After the dark horrors of Germany, it was back home to England – home to idyllic summer days rowing and sailing on the Solent; to weekly visits to Chichester Cathedral for organ lessons, to visits to the then privately-owned remains of a Roman villa, and cycle trips to the Island’s countless historic spots like, for instance, Carisbrooke Castle where Charles 1st was imprisoned and, of course, across the Spithead there was always Nelson’s Victory!
Five : Home again.
“The child that I was still lives within, for where else would he have gone?” St. Augustine of Hippo.
Coxing at regattas,
Then rowing “bow” or “stroke”,
In slender, graceful galleys
That skimmed like birds afloat:
Of sailing in the Solent
‘Mid liners towering proud,
With gleaming hulls and upperworks,
And screaming gulls a-loud.
Of visits to the Victory
To the spot where Nelson fell,
To feel and hear the cannons roar
And live that glorious hell;
Vespers in the abbey of Quarr:
Gregorian Chant thro’ the sun-lit door;
And on a summer’s evening fair,
The sound of bird-song in the air.
Roman thoughts in the Roman villa
Where centuries before,
A Tuscan man stood pondering
On Trajan’s Rhenish wars.
The sudden sight of Vikings
As their Long Ships drove ashore,
Re-living the blood-stained drama
Of a thousand years – and more.
Of sitting where poor Keats had sat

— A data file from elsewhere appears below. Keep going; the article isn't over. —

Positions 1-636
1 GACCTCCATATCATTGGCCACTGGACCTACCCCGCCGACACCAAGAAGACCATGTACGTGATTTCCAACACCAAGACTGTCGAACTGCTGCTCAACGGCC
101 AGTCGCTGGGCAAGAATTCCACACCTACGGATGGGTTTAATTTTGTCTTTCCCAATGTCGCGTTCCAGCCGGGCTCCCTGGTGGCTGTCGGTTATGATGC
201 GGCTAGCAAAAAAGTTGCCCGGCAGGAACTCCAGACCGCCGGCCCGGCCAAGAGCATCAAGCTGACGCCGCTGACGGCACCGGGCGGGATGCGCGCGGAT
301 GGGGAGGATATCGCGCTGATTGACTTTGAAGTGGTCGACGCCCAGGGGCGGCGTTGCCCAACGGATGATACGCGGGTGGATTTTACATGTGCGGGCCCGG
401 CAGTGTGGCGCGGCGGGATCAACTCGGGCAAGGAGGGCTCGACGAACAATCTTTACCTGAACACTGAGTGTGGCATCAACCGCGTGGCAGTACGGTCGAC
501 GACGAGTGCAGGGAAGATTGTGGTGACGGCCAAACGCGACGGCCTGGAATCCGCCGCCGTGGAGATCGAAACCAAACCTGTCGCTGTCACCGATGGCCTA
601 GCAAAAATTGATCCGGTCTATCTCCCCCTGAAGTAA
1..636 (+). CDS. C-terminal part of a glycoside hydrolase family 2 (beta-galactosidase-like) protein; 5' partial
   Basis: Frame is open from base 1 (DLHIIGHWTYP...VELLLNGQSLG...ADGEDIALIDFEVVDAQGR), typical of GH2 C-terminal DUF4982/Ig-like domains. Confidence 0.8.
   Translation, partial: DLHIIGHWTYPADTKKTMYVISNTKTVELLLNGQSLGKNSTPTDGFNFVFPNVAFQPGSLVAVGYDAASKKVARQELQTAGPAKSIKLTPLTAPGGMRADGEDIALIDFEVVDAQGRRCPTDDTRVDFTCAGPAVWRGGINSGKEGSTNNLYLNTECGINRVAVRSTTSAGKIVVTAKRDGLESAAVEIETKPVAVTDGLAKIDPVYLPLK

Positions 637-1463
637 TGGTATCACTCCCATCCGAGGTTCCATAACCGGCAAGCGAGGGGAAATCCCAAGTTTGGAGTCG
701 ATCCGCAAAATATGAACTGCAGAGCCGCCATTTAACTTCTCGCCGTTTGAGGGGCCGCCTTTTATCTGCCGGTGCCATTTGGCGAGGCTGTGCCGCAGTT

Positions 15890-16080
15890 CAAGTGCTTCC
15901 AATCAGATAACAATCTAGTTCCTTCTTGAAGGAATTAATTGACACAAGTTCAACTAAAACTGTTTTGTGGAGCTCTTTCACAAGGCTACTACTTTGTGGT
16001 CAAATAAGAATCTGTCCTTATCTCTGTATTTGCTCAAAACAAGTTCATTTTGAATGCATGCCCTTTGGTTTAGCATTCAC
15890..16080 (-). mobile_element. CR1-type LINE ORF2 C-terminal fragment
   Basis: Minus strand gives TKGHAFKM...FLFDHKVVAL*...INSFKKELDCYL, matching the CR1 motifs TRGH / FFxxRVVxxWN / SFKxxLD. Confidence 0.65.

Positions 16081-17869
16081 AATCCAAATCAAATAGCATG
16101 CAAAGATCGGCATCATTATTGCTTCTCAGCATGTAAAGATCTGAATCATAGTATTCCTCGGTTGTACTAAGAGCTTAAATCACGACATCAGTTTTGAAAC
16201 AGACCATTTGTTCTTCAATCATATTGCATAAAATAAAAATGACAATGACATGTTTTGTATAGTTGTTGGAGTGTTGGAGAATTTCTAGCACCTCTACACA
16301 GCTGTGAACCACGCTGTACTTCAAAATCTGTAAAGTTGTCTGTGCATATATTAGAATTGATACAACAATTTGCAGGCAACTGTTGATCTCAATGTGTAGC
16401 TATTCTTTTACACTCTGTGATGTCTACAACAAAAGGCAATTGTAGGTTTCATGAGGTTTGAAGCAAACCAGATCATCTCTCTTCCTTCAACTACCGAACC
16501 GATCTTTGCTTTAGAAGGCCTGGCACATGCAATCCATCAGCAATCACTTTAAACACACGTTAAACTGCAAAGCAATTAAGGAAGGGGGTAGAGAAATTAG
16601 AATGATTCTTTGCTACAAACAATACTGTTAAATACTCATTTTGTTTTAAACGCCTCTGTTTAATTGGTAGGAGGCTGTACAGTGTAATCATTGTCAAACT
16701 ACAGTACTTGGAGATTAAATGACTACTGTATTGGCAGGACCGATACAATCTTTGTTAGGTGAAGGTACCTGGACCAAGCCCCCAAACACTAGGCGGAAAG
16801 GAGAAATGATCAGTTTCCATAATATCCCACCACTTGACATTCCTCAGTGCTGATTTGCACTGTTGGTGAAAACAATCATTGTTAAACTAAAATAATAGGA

In the slowly darkening room,
Where, gazing on the castle walls,
He thought on Charles’ doom;
Cathedral walks and soaring spire
Of Chichester so dear
And learning, high above the choir
How close was heaven there.
Of holidays in Cornwall,
And the seas of Lyonesse,
Where the sinister Wolf Rock rises high,
And phantom ships still press.
Of Cornish cream and Cornish pies;
The Scilly’s – Nirvanas of flowers;
And the casting of pots for lobsters
In the “Garden of Maiden Bower”.
How far did seem this Eden
From the land of Sturm und Drang,
Where Otto showed me the Goose-step
And his wounds from the storming of Crete,
As he told of the “glorious battles”
That they fought at the Führer’s feet;
Where the Berlin Philharmonic,
In a crowded, bomb-scarred hall,
Performed the wond’rous Pastoral hymn
Of Man before his Fall.
Where oft I stole potatoes
From the misty fields of farms,
To help a German family
Escape starvation’s arms.
And I remembered Martha
Who had knelt among the dead,
‘Mid the raging fires of Hamburg,
While her dying mother bled.
And Martha, lovely Martha
Waving sadly by the train;
And Martha, gentle Martha
Standing crying in the rain.
Poem and sketch@thurstanbassett